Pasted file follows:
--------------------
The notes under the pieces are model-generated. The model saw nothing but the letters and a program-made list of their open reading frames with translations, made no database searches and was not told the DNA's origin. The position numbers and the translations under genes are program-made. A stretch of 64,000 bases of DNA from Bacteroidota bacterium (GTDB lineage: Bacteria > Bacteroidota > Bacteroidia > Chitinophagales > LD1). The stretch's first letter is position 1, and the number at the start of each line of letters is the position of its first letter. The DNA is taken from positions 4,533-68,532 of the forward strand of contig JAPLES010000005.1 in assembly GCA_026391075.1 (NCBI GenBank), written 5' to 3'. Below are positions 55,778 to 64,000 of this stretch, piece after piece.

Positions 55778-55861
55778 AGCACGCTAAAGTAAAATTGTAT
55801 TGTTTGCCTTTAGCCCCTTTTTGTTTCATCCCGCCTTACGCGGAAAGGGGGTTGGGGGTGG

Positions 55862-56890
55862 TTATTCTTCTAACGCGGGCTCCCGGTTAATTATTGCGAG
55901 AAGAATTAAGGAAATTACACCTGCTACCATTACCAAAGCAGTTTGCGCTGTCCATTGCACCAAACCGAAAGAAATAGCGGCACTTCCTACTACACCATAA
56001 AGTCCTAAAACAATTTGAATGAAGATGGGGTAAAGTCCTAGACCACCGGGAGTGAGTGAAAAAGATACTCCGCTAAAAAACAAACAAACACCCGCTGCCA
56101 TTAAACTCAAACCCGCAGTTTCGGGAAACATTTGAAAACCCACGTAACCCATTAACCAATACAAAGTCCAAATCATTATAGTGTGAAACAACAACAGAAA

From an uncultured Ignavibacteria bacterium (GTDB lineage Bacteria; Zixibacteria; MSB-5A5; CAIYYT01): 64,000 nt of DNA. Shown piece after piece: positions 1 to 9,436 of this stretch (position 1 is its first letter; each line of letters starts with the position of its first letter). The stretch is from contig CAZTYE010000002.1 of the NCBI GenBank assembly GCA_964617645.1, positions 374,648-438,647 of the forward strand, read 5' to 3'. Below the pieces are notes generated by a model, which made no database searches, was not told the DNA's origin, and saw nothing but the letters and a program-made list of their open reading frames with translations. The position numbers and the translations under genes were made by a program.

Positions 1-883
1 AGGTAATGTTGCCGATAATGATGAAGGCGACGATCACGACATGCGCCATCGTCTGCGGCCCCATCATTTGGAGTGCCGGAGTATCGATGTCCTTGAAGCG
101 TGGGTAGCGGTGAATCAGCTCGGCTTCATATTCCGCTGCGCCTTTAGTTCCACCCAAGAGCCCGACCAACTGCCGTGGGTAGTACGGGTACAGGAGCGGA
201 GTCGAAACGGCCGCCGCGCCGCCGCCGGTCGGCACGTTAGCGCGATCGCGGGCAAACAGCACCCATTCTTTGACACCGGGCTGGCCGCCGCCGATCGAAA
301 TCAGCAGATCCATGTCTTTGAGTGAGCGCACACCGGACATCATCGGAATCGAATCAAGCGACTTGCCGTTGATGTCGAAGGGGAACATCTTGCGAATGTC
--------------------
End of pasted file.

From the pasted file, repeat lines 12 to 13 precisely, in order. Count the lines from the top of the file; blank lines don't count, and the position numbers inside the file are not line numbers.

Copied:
1 AGGTAATGTTGCCGATAATGATGAAGGCGACGATCACGACATGCGCCATCGTCTGCGGCCCCATCATTTGGAGTGCCGGAGTATCGATGTCCTTGAAGCG
101 TGGGTAGCGGTGAATCAGCTCGGCTTCATATTCCGCTGCGCCTTTAGTTCCACCCAAGAGCCCGACCAACTGCCGTGGGTAGTACGGGTACAGGAGCGGA